My birthday is coming up this month, so I’ve been looking around for some cool things to buy as gifts for myself. Just on a whim, I decided to see if ThinkGeek’s paltry collection of Black Panther merchandise had upped since the last time I checked, which was a couple of months. Unfortunately, no. They still just have one page of Black Panther goods, despite the numerous pages of cool merch for other properties:
ShopDisney is a little better–most of the merch is for children, and if I had small children in my life, I’d be glad to spend some coin on the toys and books available. But when it comes to adult products, most of it are products Powered By Zazzle, as in they’re customizable stuff that you might as well get from Zazzle proper; the only difference is that Disney’s Powered By Zazzle stuff is, at the very least, officially licensed. Even with ShopDisney’s page, there’s only about a page and a half of Black Panther merch in total, which is literally bonkers, considering how huge Black Panther was as a money maker.
What’s the reason for this severe dearth of product, especially since other films like Avengers: Infinity War immediately have pages upon pages of merchandise for kids and adults at all types of price points? There’s a “business” conclusion and there’s a more cynical (and probably more realistic to the industry) conclusion. If we’re speaking strictly business, then one can assume that Disney didn’t anticipate the level of interest the film would create and the amount of product they did make–we’ll assume it’s comparable to the amount of Infinity War product–was quickly sold out. However, this doesn’t make much sense, seeing how Infinity War still had tons of products in stock after the movie came out. So not only was there a wide variety of stuff to choose from, but they also knew how much they needed to order to fulfill demand.
This gets me to my cynical point of view: Disney just didn’t think a black movie could sell as well as it did. That’s a shame, seeing how the film had a star-studded cast, not to mention a talent like Ryan Coogler as its visionary director. But my point of view isn’t unbelievable, since Coogler also had to fight Marvel for the women he had on his team, such as set designer Hannah Beachler and Oscar-nominated cinematographer Rachel Morrison, as I note in my Mediaversity Review of the film. If it was left up to Marvel, who isn’t used to working with women I guess, Beachler and Morrison wouldn’t have gotten hired, despite their amazing bodies of work in the industry.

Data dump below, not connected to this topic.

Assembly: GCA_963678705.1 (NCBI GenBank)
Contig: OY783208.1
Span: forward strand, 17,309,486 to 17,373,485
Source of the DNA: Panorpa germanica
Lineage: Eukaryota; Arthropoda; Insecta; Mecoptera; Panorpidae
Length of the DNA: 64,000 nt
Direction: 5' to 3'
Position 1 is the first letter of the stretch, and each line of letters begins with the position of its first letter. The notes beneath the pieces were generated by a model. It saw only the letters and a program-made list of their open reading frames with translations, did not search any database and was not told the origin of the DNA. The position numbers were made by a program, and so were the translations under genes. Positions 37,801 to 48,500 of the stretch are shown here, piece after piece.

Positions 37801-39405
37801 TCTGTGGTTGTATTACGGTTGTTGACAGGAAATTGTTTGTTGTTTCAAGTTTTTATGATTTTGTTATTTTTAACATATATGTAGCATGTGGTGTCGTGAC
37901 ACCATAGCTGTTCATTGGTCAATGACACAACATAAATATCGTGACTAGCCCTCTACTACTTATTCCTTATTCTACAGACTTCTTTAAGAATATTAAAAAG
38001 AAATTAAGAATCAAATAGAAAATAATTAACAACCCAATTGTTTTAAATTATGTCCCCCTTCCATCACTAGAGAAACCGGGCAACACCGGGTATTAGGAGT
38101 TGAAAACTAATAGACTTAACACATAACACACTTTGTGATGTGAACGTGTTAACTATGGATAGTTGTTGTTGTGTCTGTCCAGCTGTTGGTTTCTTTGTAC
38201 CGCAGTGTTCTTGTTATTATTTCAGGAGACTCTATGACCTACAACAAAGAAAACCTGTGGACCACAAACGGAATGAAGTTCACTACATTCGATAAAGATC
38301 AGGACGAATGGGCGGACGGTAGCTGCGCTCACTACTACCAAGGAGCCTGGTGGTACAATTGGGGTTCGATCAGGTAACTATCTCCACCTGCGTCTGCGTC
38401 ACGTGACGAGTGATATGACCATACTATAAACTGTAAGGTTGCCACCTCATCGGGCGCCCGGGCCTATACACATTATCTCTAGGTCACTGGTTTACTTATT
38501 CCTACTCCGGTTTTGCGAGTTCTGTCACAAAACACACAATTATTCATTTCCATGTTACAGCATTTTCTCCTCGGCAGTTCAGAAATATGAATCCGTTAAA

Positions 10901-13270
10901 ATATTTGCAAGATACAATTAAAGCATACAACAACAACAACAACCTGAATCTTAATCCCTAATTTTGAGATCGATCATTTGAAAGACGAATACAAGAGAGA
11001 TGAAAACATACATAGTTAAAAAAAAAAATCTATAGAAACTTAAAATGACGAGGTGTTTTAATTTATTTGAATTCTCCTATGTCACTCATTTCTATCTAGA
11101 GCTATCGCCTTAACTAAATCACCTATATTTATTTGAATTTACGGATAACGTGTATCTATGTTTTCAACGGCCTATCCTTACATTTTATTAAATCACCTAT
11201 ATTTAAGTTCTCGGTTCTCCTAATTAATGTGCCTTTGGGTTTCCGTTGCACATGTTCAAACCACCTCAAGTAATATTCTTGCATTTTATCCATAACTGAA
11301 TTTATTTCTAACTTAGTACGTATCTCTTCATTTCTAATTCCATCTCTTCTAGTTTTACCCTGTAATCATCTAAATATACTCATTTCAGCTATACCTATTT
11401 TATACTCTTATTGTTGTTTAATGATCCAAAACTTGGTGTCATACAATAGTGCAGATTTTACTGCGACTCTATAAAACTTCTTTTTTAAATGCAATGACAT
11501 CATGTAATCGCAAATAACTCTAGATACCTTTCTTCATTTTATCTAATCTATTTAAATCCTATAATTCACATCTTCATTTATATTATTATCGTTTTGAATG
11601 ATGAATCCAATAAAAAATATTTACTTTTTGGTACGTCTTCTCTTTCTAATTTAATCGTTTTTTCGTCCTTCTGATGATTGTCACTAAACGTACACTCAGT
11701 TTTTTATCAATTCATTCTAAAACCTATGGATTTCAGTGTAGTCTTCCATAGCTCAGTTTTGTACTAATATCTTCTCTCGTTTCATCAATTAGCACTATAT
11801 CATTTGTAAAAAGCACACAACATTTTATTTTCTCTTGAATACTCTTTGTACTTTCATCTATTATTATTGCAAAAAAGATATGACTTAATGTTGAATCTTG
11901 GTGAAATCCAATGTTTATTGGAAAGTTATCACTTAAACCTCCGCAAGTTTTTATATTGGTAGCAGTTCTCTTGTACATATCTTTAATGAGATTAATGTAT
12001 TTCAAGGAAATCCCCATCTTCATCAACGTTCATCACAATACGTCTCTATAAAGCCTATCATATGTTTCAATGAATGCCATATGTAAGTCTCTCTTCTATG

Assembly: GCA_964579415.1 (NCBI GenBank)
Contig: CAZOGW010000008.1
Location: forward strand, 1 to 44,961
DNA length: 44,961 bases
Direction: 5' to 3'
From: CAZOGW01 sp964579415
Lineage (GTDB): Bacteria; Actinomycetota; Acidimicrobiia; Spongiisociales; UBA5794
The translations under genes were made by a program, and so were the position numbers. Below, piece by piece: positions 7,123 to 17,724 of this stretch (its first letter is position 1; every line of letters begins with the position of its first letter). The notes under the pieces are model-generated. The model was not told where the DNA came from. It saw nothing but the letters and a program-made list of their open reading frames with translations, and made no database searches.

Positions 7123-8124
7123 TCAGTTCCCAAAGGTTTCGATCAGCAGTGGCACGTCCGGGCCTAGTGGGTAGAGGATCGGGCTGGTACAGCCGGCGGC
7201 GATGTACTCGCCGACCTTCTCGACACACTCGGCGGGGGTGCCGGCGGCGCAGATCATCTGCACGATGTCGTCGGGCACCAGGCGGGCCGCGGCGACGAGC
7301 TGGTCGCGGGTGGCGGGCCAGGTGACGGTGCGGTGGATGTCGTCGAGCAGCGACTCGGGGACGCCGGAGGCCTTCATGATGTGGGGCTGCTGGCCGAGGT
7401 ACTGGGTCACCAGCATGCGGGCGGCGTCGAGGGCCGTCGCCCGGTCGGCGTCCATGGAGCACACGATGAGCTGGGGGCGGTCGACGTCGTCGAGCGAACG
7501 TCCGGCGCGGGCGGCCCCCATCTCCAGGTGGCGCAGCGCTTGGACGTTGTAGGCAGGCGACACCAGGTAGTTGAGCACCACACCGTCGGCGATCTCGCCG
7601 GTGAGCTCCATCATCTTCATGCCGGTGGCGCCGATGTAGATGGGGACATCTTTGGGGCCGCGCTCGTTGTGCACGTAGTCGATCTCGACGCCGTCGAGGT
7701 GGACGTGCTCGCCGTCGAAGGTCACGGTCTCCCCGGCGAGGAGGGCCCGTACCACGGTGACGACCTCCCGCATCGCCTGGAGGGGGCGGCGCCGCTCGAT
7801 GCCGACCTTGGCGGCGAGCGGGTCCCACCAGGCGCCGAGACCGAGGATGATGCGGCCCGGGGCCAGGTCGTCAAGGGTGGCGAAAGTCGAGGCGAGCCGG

I discuss some of the issues with merchandise in my Shadow and Act article about Marvel underestimating the power of T’Challa himself and why that Infinity War ending is not only nonsensical, but also undercuts everything Marvel built up in Black Panther.
Overall, though, it just feels like Marvel truly didn’t understand the type of void Black Panther was filling, and T’Challa’s death is like salt in a wound that was just beginning to heal. Some of the lack of foresight is evident in McFeely’s Buzzfeed response, and it’s also evident in how scarce Black Panther products are on the market. Disney had come out with a statement in April saying their stock has been depleted due to the overwhelming response to the film.
“We are thrilled that fans around the world are celebrating this incredible story through merchandise,” a spokesperson for Disney told Atlanta Black Star. “We anticipated demand would be strong, but it is exceeding even our highest expectations.” The spokesperson also told the SFGate that they were intently working on rolling out more products for the summer back-to-school season and Halloween (and most assuredly, one can assume Christmas is on the roster as well). But usually, Marvel has tons of film-related products out for a film’s release. Go to shopdisney.com and compare the Infinity War page to the Black Panther page. For Infinity War, you’ll see rows and rows of toys, collectible figures, jewelry, backpacks, makeup, books, caps and other accessories. Even though the Black Panther page has clothes and toys for kids, the amount of merchandise pales in comparison.
Toy analyst Richard Gottlieb said to The New York Post the toy industry underestimated the popularity of the film because it was a film geared toward black audiences.
“The African-American community was very excited about this movie,” he said, “but the toy industry was unsure whether it would generate broad public demand.”
BMO Capital’s Gerrick Johnson felt differently, telling Fox Business that the lack of toys is because of overall uncertainty retailers have about toy sales, and it made sense for Hasbro “to keep it tight now, as scarcity is good to keep interest and demand going into the back half.”
But to me, that doesn’t make sense when there’s a plethora of Infinity War items to choose from right now. Where’s the “scarcity is good for business” talk with these toys?
So, supposedly, we’ll get more merch come August onwards. Will this turn out to be true? We’ll just have to wait and see. I’m especially impatient for the Christmas season, since I’d love to see some Black Panther Barbie dolls without having to make my own (even though My Froggy Stuff’s Princess Shuri repaint is very awesome). But as of right now, consider me disappointed in how Disney didn’t foresee the money-making potential Black Panther had and still has.